Ushiku Daibutsu (Photo: Peter Sidell)

Visiting Ushiku Daibutsu

This gentle giant is Japan's biggest secret attraction

Ushiku Daibutsu (Photo: Peter Sidell)
Peter Sidell   - 4 min read

About an hour north-east of Tokyo, there's a big secret. Very big, in fact, about a hundred and twenty meters tall. Indeed, for about seven years after its completion in 1995 it was the biggest statue in the world, and it still ranks in the top three. In the flat agricultural countryside of Ibaraki it towers over the trees, over the pylons, over everything, yet a lot of people in Japan have never heard of it. It`s the Ushiku Daibutsu, an image of the Amida Buddha, a true gentle giant.

It is quite simply a jaw-dropping sight. I walked to it from the nearby Ami Premium Outlet, from where it was already clearly visible above the trees, and as I approached it just loomed higher, and higher, and higher. I actually took a wrong turning and ended up walking round three sides of a square to get there, but this took me through a graveyard which put me in a suitably contemplative mood, and also allowed me to view the statue from every angle. Even on a very hot summer afternoon, the serenity of the Buddha's pose and expression had a calming effect, heightened (if you'll forgive the pun) by its scale and by the silence of the surroundings. The only sounds were of aircraft from nearby Narita Airport, and the occasional chime of a bell from the garden in which the Daibutsu stands.

Arriving at the entrance proper I paid the entrance fee, walked through a little arcade of souvenir stands, then bonged a bell next to the gate. I took my time to enjoy the approach to the statue, a simple stone path with a flower garden on the right then another, larger bell and a carp pond; for 100 yen you can buy a bag of fish feed and watch the water churn as the carp squabble over it. But all the time the statue was there, casting its long, long shadow, exerting its soothing influence.

Around the back I came to the entrance to the statue, and once I was inside, a whole new experience began. The first room became dark, and I listened to some Japanese which I guess was an explanation of the statue's history or nature. Further on was another room with numerous small, brightly colored Buddha figures, leading into a larger space with soft colored lighting and meditative music, which put me in mind of a chill-out room at a Buddhist rave. Upstairs I came to an exhibition of art, statuary and photography on the history and construction of the statue, including a scale replica of a toe, which was a good two meters long.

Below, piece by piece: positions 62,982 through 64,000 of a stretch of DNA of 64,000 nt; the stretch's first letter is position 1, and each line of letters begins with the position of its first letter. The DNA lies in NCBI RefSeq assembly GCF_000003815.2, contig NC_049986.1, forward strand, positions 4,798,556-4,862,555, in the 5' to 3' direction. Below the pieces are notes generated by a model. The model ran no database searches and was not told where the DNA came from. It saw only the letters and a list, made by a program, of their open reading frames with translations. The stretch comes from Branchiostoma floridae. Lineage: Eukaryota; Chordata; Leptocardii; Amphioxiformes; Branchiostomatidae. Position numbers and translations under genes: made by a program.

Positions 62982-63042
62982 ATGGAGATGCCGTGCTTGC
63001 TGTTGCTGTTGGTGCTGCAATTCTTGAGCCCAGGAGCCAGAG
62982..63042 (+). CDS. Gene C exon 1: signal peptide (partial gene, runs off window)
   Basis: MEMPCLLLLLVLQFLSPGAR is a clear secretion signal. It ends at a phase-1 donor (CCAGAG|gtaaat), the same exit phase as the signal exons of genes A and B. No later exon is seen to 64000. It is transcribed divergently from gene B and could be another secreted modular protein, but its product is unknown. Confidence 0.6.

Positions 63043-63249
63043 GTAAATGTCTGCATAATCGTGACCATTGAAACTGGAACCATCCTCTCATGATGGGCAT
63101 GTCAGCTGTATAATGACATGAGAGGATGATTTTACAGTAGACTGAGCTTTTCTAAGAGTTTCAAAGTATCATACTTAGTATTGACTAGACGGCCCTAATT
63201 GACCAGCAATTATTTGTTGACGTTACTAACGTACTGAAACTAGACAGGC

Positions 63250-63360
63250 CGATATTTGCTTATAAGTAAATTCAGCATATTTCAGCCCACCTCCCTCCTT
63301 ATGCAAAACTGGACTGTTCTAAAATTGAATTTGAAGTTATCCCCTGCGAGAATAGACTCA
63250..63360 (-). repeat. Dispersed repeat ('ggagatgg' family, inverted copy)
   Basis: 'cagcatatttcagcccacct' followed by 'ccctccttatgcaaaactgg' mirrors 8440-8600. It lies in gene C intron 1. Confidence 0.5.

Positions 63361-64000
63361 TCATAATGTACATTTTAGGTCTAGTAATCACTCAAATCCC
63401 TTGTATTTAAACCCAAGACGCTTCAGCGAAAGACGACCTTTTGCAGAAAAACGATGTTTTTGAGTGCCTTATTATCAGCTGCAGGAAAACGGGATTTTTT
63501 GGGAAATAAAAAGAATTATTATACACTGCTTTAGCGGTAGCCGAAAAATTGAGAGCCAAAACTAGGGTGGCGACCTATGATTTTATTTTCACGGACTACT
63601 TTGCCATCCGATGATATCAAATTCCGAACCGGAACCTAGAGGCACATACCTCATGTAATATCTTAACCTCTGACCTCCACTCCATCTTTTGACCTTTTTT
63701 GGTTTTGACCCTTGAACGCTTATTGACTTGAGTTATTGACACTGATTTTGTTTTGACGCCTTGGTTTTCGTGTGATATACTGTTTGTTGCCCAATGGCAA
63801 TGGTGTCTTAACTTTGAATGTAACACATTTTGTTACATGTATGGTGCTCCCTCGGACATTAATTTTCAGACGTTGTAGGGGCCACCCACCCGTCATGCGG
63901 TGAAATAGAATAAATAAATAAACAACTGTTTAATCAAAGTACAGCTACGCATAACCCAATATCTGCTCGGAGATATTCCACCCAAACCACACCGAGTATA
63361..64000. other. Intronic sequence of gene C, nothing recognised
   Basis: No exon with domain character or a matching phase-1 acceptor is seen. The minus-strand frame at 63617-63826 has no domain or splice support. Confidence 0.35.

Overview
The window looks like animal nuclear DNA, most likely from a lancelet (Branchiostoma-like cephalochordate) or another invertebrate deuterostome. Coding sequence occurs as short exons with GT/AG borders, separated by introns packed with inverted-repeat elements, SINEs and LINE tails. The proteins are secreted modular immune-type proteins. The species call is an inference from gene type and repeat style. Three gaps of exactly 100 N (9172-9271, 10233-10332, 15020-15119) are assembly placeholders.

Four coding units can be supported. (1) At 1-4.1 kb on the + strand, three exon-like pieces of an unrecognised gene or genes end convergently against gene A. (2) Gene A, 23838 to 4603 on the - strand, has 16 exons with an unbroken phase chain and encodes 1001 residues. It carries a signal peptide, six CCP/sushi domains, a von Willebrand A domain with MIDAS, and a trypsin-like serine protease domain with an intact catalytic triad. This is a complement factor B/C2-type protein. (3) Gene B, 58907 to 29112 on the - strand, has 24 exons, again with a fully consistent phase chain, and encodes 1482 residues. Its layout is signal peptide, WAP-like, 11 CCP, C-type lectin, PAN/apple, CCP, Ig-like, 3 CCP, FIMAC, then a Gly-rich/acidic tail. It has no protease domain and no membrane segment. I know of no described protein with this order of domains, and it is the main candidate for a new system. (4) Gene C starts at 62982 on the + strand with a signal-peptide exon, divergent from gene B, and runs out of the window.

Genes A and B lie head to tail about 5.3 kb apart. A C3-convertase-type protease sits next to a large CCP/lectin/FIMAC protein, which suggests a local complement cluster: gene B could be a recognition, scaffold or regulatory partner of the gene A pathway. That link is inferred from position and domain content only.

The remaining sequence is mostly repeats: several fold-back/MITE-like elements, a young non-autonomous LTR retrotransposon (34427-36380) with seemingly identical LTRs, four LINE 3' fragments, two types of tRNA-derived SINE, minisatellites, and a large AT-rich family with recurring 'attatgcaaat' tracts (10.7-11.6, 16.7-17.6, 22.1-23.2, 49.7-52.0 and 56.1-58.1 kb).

From here I took an elevator to the fifth floor, 85 meters above the ground, from where you can look out through small windows over the garden and the surrounding countryside. Apparently on a clear day it's possible to see the Tokyo Skytree through the south-facing window, but not on the day I went; I did enjoy looking down at the path leading from the gate to the statue, and at the few, tiny people far below. Taking the steps down to the fourth floor, I found a shop selling more souvenirs, as well as Buddhist paraphernalia such as incense and statues.

Going back down in the elevator, the third floor was different again, the Lotus Sanctuary. The color here is gold, gold surrounding you, the walls lined from top to bottom with about 3300 images of Buddha, creating an atmosphere that's somehow both radiant and mellow. Suffused with warmth, I went down to the second floor and found another large space, softly lit and decorated, where I could rest for a few moments before emerging back out into the sunshine.

A few days on, I'm still moved and enthused about my visit; of the many places I've been in Japan, this is definitely now one of my favorites. It's simple, it's of Japanese culture but also has a universal appeal, and is both impressive and understated, as far as a 120-meter statue can be. Within easy day-tripping distance of Tokyo, the Ushiku Daibutsu is truly a unique experience.

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Peter Sidell

Peter Sidell @peter.sidell

I came to Japan from Manchester, England in 2003, and have travelled a lot since then, around Japan and in Asia. When I'm not working, I write satire and perform stand-up comedy in and around Tokyo. Check YouTube for a taste.